The end of the school year looms, giving your teenagers more time on their hands.
If they haven't found a holiday job they may be at a loose end or, if they have found one, they'll have more money than usual in their pockets.
Either way, it's a time when you probably need to keep a slightly more vigilant eye on what they're up to, where they are, who they're with, and when and how they'll be getting home.
Hopefully, from an early age you've been setting the ground rules about where they can and cannot go. There'll be expectations about how they're to behave in other people's houses or public places, behaviours you've quietly worked on and modelled over time.
As they reach their mid-teens you should still expect to be told where they can be found before they head out.
To continue to keep them safe, and often to protect them from themselves, it's not a bad idea to check from time to time that they're where they say they'll be.
This does not mean, however, turning private eye and staking out the mall.
If a party is involved, check with the host adult about alcohol and supervision, offer to help and know any transport arrangements.
On evening outings have your teen check in with you once or twice and also let you know when they're heading home or need you to come and collect them.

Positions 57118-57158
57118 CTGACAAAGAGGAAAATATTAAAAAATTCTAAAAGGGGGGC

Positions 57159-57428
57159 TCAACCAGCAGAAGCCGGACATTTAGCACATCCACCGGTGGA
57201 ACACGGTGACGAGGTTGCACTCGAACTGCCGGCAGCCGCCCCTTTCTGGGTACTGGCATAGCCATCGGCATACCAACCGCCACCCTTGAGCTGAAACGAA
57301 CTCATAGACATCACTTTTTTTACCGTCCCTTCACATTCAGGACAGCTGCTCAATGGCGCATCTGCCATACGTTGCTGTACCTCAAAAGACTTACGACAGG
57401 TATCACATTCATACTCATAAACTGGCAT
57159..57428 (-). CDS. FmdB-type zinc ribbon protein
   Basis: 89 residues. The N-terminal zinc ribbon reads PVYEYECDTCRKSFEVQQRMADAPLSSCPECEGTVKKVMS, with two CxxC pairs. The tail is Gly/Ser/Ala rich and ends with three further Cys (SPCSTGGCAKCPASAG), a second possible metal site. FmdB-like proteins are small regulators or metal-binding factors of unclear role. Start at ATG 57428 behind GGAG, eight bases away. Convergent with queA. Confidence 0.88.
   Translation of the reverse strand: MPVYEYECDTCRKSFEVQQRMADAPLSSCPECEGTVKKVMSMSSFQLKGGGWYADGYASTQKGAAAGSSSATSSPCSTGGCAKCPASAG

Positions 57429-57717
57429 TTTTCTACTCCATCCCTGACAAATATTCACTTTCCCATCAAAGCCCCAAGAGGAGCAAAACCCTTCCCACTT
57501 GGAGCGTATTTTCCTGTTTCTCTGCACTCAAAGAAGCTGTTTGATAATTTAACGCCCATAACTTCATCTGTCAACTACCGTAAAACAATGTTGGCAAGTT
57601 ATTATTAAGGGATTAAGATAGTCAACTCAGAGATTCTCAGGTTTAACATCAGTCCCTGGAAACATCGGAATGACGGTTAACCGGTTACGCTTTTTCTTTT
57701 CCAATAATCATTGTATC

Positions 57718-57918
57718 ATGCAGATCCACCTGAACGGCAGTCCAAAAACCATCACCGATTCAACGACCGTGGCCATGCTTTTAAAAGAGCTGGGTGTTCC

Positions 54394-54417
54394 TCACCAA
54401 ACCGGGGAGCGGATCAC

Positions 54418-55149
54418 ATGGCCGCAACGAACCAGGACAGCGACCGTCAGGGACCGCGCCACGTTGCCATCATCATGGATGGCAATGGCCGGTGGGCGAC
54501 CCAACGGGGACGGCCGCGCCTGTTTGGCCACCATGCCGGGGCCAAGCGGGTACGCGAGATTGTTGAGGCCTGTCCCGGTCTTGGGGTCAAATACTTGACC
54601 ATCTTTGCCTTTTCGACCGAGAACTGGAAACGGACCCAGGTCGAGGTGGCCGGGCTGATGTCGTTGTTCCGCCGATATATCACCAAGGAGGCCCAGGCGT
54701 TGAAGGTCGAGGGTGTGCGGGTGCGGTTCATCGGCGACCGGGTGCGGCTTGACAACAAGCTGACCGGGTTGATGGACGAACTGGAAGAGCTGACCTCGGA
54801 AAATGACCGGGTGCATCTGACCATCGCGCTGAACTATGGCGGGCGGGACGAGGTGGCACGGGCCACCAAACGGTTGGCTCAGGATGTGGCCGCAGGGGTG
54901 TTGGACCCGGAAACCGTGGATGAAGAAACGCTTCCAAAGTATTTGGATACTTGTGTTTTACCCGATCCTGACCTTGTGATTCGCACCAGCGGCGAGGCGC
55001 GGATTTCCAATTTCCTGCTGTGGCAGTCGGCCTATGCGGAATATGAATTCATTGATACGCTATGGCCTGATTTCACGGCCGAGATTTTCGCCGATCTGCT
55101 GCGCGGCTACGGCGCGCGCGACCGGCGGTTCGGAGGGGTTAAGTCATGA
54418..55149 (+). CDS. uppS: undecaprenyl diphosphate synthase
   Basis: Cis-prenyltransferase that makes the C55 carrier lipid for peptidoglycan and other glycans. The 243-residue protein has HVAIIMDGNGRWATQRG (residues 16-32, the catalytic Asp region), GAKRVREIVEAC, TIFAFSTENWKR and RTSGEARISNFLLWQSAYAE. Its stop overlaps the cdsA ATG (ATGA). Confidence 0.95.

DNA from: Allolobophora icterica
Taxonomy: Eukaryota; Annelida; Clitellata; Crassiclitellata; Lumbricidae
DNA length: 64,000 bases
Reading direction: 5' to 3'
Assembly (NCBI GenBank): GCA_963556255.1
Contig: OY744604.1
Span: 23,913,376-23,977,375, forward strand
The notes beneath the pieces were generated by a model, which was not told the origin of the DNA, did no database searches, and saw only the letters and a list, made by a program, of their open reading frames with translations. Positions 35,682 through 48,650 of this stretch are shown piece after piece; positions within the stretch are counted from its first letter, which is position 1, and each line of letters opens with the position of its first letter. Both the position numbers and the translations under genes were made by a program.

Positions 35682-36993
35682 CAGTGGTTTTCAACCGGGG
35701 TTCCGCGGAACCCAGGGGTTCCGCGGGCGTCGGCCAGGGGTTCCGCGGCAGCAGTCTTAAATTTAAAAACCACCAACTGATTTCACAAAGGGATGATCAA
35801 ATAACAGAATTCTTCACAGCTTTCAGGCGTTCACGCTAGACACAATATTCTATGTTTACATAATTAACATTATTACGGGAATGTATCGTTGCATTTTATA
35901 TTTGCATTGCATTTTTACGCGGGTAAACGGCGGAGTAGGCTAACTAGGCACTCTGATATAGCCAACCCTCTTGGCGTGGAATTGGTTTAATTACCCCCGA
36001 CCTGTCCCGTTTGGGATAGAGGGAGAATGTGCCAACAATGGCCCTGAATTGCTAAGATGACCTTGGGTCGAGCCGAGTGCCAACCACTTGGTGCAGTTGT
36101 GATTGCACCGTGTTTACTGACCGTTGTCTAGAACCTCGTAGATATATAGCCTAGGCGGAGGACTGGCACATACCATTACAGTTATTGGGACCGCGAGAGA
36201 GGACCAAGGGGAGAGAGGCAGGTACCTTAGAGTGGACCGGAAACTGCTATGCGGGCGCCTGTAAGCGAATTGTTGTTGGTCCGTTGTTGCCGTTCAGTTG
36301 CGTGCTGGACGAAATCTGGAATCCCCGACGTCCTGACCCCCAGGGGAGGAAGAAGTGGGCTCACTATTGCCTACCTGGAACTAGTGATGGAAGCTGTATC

There can be no excuse for being in a car with a drunk driver.
A good family rule to establish, and one I've mentioned before, is the "Four Ws" Rule:
WHERE are you going?
WHO are you with?
WHAT are you going to do?
WHEN will you be home?
They will test these limitations from time to time and there should be an appropriate and firm consequence when they do.
Be prepared to be painted black in their friends' eyes in the interests of your youngster's safety. "Mum and Dad will kill me if . . ." can be a great excuse for your teen to use if the friends know you're the sort of parent who means business. Some friends will wish their parents cared as much.
As they get older be prepared to negotiate changes to limits, but always make it clear your reasons for setting those limits - you love them and care about their safety.
Keeping them safe also means that you've taught them over the years about the sort of risks they face and strategies for dealing with them. And it means that they can trust that you'll be there for them when they need you, whether for advice, as backup or to get them out of a potentially dangerous situation.
© Ian Munro 2012. All rights reserved.